FREDERIC J. BROWN/AFP/Getty Images

US golfer Tiger Woods (L) and his caddie Joe LaCava (R) discuss matters on approach to the 18th hole on the final day of the Chevron World Challenge at Sherwood Country Club in Thousand Oaks, California, on December 4, 2011. Woods won the Chevron World Challenge on a one-shot triumph in an unofficial 18-man event, his first victory since a 2009 sex scandal shattered his iconic image. Woods had gone 26 starts worldwide without a victory as personal turmoil was followed by struggles on the course with swing changes and, this year, injuries that curtailed his playing time and stalled his pursuit of Jack Nicklaus' record of 18 major titles at 14. AFP PHOTO / Frederic J. BROWN (Photo credit should read FREDERIC J. BROWN/AFP/Getty Images)

Chevron World Challenge - Final Round

Scott Halleran/Getty Images

THOUSAND OAKS, CA - DECEMBER 04: Tiger Woods pulls a club during the final round of the Chevron World Challenge at Sherwood Country Club on December 4, 2011 in Thousand Oaks, California. (Photo by Scott Halleran/Getty Images)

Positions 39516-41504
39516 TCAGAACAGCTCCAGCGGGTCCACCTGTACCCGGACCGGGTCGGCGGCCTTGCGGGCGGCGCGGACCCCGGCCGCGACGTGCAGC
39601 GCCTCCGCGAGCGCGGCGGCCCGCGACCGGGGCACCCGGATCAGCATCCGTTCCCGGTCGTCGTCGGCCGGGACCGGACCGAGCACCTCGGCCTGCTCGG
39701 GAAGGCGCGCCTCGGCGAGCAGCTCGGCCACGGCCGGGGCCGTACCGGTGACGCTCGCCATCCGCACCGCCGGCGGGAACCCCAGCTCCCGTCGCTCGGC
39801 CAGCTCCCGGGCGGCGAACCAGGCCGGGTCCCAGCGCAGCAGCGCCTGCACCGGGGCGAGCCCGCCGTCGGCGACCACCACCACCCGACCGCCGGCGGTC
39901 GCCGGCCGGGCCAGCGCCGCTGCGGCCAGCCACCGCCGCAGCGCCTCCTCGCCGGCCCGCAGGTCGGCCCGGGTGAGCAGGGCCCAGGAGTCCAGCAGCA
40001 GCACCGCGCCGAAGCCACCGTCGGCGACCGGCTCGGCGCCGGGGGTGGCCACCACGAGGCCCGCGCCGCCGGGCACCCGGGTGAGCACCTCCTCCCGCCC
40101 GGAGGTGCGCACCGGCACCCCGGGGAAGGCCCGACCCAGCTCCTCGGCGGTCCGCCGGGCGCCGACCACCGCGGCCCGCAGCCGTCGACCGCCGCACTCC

Chevron World Challenge - Final Round

Scott Halleran/Getty Images

THOUSAND OAKS, CA - DECEMBER 04: Tiger Woods pulls a club during the final round of the Chevron World Challenge at Sherwood Country Club on December 4, 2011 in Thousand Oaks, California. (Photo by Scott Halleran/Getty Images)

Chevron World Challenge - Final Round

Scott Halleran/Getty Images

THOUSAND OAKS, CA - DECEMBER 04: Tiger Woods pulls a club during the final round of the Chevron World Challenge at Sherwood Country Club on December 4, 2011 in Thousand Oaks, California. (Photo by Scott Halleran/Getty Images)


After losing numerous sponsors following his SUV-crash-multiple-affairs-rehab-divorce debacle of late 2009, Tiger Woods was reduced to lugging his clubs (well, his caddy was, anyway) in a bag adorned with his own logo, provided by Nike, which looks after the "TW" clothing and equipment brand. Prior to this, he had a bag deal with AT&T that was reported worth "millions." And before that, Woods bag deal was with General Motors; it brought in a reported $7.5 million per year.

A bag deal for the world's most famous golfer had been rumored since Woods returned to competition toward the end of this year. But Tiger formally rolled it out at his own tournament, the Chevron World Challenge, a limited-field event that he — Gasp! — won this past weekend, ending a two-year victory drought. However, the deal is weird. It's with a company called Double Eagle Holdings and its FUSE Science brand.